Ahead of G-7 Summit to be held in Hiroshima in May, energy and environment ministers of the Group of Seven nations expressed their commitments to work towards renewable energy transition. This was discussed at two days of meeting in Northern Japanese city of Sapporo.
The officials issued a 36-page communique laying out their commitment without setting timetable for phasing out coal-fired power plants. During the meeting, Japan won endorsements from fellow G-7 countries for its own national strategy claiming that clean coal, hydrogen and nuclear energy will help ensure its energy security.
“Recognizing the current global energy crisis and economic disruptions, we reaffirm our commitment to accelerating the clean energy transition to net-zero greenhouse gas (GHG) emissions by 2050 at the latest,” the communique says.
“We call on and will work with other countries to end new unabated coal-fired power generation projects globally as soon as possible to accelerate the clean energy transition in a just manner,” noted the document.
Commenting on the meeting, Akihiro Nishimura, Japan’s environment minister, said, “I believe that we were able to demonstrate to the international community that our commitment to climate change and environmental issues is unwavering, even in the context of the situation in Ukraine.”
Due to countries’ reliability on clean energy by 2035 they will continue using fossil-fuel fired power. But the ministers agreed to hasten towards phasing out plants that do not employ mechanisms to capture emissions and prevent them from escaping into the atmosphere.
The G-7 nations contributes 40% of the world’s economic activity and a quarter of global carbon emissions. As per reports, advanced economies are witnessing fall in the emissions, while developing economies now account for more than two-thirds of global carbon emissions.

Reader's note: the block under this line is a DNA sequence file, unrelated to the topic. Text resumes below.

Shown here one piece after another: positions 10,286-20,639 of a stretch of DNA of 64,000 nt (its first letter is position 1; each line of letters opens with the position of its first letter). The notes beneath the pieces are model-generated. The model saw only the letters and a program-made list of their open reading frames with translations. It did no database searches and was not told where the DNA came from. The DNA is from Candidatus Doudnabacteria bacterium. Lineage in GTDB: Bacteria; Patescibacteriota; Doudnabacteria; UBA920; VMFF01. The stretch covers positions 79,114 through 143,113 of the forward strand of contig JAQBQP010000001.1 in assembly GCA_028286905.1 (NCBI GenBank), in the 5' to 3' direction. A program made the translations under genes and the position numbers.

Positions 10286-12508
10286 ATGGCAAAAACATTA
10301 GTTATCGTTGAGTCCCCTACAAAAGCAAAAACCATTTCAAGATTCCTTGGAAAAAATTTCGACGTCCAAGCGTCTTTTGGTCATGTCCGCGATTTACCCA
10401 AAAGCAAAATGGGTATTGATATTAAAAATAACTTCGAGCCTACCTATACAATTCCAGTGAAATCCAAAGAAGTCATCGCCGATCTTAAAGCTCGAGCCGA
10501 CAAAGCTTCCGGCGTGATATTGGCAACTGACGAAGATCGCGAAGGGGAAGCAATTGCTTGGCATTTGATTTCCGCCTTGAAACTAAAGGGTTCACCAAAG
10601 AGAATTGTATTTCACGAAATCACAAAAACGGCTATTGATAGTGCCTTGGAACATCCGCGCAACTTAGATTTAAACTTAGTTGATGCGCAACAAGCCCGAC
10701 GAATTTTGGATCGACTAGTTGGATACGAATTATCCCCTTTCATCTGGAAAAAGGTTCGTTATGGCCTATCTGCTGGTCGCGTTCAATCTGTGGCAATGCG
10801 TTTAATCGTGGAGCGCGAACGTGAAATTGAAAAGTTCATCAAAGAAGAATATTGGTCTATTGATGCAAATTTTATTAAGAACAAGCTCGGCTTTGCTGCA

The document highlighted the need to cut carbon emission by around 43% by 2030, and 60% by 2035, relative to the 2019 level. Further, it reaffirmed the G-7 commitment to ending fossil fuel subsidies by 2025.
The president-designate for the next United Nations climate talks, the COP28, also urged G-7 nations to raise financial support to developing economies to help their transition towards clean energy.
“We must make a fairer deal for the Global South,” said Sultan Al Jaber of the United Arab Emirates while adding, “Not enough is getting to the people and places that need it most.”
Jaber said, “Developed countries must follow through on a $100 billion pledge they made at the 2009 COP15 meeting.” The next talks are to be held in Dubai in late November.
Futher, Chinese President Xi Jinping and Brazilian President Luiz Inácio Lula da Silva in a recent meeting in Beijing has issued a joint statement expressing concern that such funding is falling short of the commitment of $100 billion per year.
Bhupender Yadav, India’s Environment Minister also urged G-7 countries work faster towards emissions reductions and to give space to developing countries to grow their economies.
Alden Meyer, a senior associate at E3G, a climate change think tank, said on social media, “But while other G-7 countries prevented Japan from expanding loopholes to allow wider use of fossil fuels, the commitments “fall short of the clarion call to action that was needed.”
The delegates expressed their concern on Ukraine war and opined that the war has complicated the switch to renewable energy by disrupting trade in oil and gas and pushing prices sharply higher.